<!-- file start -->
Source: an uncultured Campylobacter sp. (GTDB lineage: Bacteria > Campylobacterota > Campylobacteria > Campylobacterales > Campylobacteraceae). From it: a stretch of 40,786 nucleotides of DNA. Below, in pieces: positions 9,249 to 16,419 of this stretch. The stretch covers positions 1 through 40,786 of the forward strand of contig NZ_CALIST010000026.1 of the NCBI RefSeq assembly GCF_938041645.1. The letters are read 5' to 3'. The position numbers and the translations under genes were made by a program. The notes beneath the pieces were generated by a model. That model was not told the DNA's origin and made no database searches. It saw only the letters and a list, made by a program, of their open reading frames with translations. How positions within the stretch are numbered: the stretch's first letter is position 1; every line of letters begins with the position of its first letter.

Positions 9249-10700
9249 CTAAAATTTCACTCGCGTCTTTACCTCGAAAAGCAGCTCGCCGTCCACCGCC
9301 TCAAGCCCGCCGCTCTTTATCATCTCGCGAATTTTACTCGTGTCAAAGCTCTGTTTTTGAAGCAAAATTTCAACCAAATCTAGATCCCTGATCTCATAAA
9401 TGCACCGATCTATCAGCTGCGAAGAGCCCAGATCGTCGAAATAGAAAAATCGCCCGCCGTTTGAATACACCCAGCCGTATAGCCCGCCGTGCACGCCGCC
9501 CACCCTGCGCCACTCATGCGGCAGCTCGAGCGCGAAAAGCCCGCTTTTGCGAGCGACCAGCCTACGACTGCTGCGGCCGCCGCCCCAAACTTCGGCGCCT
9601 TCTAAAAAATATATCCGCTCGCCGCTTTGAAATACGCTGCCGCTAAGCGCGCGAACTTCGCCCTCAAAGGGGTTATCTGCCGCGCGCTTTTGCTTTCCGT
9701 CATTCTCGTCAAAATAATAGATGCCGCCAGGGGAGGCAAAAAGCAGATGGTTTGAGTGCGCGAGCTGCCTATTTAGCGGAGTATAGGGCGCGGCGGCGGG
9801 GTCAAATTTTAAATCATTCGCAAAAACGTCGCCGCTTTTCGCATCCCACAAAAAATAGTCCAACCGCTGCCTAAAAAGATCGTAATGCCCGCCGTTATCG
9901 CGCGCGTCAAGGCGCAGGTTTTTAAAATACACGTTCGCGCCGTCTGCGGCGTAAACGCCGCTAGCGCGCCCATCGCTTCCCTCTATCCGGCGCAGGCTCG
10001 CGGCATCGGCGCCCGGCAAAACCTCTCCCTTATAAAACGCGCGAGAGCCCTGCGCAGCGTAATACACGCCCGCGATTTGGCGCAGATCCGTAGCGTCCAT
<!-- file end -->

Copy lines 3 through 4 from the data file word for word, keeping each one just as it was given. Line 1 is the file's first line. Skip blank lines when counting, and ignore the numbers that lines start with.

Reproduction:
9249 CTAAAATTTCACTCGCGTCTTTACCTCGAAAAGCAGCTCGCCGTCCACCGCC
9301 TCAAGCCCGCCGCTCTTTATCATCTCGCGAATTTTACTCGTGTCAAAGCTCTGTTTTTGAAGCAAAATTTCAACCAAATCTAGATCCCTGATCTCATAAA